The Stochastic Volatility in Mean Model: Empirical Evidence from International Stock Markets
The Stochastic Volatility (SV) models we present in this chapter are a practical alternative to the Generalised Autoregressive Conditional Heteroskedasticity (GARCH) type models that have been used so widely in empirical financial research and which have relied on simultaneous modelling of the first and second moment1. For certain financial time series such as stock index returns, which have been shown to display high positive first-order autocorrelations, this constitutes an improvement in terms of efficiency; see Campbell, Lo and MacKinlay (1997, Chapter 2). The volatility of daily stock index returns has been estimated with SV models but usually results have relied on extensive pre-modelling of these series, thus avoiding the problem of simultaneous estimation of the mean and variance 2. New estimation techniques now enable us to include explanatory variables in the mean equation and estimate their coefficients simultaneously with the parameters of the volatility process3. One of the explanatory variables in our model is the variance process itself, hence its name: Stochastic Volatility in Mean (SVM).
KeywordsStock Market Excess Return Stochastic Volatility Stock Index GARCH Model
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- 1.The material in this chapter was previously published in the Journal of Applied Econometrics (2002) 17, 667–689, as “The Stochastic Volatility in Mean Model: Empirical evidence from international stock markets” by S.J. Koopman and E. Hol Uspensky. Reprinted with permission of John Wiley & Sons Limited.Google Scholar
- 2.The same seasonally adjusted S&P Composite stock index series (Gallant, Rossi and Tauchen, 1992) has been used in a number of studies, see for example: Jacquier, Polson and Rossi (1994), Danielsson (1994), Sandmann and Koopman (1998), Fridman and Harris (1998) and Chib, Nardari and Shephard (1998).Google Scholar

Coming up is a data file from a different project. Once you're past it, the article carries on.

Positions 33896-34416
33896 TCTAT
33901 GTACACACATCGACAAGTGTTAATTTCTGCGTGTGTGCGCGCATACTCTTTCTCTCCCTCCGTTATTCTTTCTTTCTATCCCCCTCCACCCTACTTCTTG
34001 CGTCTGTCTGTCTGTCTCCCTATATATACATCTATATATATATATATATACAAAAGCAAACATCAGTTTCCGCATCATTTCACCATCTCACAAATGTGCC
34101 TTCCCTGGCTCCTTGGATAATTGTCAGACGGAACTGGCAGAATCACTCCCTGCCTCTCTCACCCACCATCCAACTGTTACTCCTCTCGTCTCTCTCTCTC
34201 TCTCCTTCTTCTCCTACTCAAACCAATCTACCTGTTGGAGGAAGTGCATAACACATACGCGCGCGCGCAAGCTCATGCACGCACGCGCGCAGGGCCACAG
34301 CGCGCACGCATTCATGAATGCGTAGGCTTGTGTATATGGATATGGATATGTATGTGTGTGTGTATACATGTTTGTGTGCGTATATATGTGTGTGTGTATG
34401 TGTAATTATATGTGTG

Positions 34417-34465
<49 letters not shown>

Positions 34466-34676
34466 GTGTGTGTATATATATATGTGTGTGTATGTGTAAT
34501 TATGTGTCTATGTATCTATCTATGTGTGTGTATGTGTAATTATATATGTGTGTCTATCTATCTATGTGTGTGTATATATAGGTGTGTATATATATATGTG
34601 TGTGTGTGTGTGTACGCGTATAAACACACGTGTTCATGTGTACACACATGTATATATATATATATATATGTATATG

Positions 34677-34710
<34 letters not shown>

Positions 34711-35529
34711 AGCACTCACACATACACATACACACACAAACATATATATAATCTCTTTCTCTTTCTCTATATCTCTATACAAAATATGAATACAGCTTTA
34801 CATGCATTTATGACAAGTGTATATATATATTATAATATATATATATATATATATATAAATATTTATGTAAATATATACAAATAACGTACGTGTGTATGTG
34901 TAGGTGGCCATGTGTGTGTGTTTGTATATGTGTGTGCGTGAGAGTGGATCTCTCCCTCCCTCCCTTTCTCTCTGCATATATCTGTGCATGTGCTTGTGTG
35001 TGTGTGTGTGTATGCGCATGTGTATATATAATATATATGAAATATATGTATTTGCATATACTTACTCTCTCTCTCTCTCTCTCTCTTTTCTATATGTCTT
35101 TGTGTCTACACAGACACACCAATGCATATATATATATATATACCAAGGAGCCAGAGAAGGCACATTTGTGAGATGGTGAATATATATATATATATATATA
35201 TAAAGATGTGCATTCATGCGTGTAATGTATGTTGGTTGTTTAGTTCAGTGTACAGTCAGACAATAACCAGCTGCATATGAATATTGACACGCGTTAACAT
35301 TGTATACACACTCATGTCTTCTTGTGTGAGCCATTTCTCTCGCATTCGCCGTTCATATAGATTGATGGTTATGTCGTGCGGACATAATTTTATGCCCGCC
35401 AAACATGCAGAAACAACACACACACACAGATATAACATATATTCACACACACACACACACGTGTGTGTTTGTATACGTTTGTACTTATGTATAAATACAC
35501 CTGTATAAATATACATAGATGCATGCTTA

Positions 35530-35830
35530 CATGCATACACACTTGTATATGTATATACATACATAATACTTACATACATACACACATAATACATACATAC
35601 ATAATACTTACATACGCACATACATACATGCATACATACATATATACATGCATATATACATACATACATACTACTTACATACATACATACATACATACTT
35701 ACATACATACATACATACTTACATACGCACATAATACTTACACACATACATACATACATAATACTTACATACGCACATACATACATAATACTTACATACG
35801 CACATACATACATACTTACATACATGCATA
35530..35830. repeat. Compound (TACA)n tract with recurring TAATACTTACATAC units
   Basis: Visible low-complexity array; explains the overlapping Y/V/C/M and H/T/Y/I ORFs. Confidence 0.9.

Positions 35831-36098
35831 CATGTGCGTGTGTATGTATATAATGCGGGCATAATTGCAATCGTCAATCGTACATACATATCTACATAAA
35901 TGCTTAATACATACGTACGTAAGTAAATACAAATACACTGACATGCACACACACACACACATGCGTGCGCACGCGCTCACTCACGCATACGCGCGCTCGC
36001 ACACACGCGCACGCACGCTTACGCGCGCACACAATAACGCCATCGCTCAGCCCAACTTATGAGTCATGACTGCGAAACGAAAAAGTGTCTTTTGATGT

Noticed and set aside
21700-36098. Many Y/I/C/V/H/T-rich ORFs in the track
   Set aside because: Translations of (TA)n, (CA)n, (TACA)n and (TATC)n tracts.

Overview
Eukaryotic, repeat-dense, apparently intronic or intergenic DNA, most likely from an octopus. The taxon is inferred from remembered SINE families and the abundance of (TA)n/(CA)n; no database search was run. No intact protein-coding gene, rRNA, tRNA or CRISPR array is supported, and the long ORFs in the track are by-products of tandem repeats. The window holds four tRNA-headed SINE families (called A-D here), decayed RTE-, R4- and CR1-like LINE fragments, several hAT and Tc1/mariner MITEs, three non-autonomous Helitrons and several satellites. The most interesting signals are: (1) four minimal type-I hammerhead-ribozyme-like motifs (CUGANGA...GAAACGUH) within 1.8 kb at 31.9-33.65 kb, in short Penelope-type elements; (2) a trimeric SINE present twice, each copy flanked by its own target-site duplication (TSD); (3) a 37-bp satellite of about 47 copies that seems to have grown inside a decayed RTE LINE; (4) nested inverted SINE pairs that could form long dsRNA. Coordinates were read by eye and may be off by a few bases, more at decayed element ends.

- 3.Also see Fridman and Harris (1998) and Chib et al. (1998).Google Scholar
- 4.See, e.g., for the US stock market French et al. (1987) and Campbell and Hentschel (1992), who observe a positive relation, whereas Glosten, Jagannathan and Runkle (1993) present evidence of a negative relation, as does Nelson (1991) with his EGARCH model. Poon and Taylor (1992) who study the UK stock market report a weak positive relationship.Google Scholar
- 5.Even when the firm has no or little debt it is likely to have operating leverage as its expenses initially remain constant as income falls.Google Scholar
- 6.Campbell and Hentschel (1992) find evidence of both volatility feedback and leverage effects, whereas Bekaert and Wu (2000) present results which strongly favour the volatility feedback hypothesis.Google Scholar
- 7.Jacquier, Polson and Rossi (2001) estimate corr(εt, ηt) and observe a convincing negative re¬lationship between contemporaneous unexpected stock index returns and unexpected volatil¬ity. Harvey and Shephard (1996), on the other hand, estimate corr(εt,ηt+1) and Watanabe (1999) develops an SV model which includes the lagged shock to the return process as an explanatory variable in the variance equation allowing for an asymmetric response. Both studies report negative coefficients for the relation between current unexpected returns and future volatility.Google Scholar
- 9.Both the data series and the program used for the estimation of the SVM models which llows for alternative definitions of the mean equation can be found on the Internet at also see Appendix C.Google Scholar
- 10.Fridman and Harris (1998) did however not allow for a constant in the mean and the likelihood ratio test for d = 0 amounted to a value of 0.14.Google Scholar
- 11.Also see Campbell et al. (1997, pp. 497–498).Google Scholar
- 12.We also estimated the GARCH-M model with a normally distributed error term and ob¬served extremely high values for the normality statistic.Google Scholar
- 13.For SV models with alternative error distributions see: Fridman and Harris (1998), Sand¬mann and Koopman (1998) and Liesenfeld and Jung (2000).Google Scholar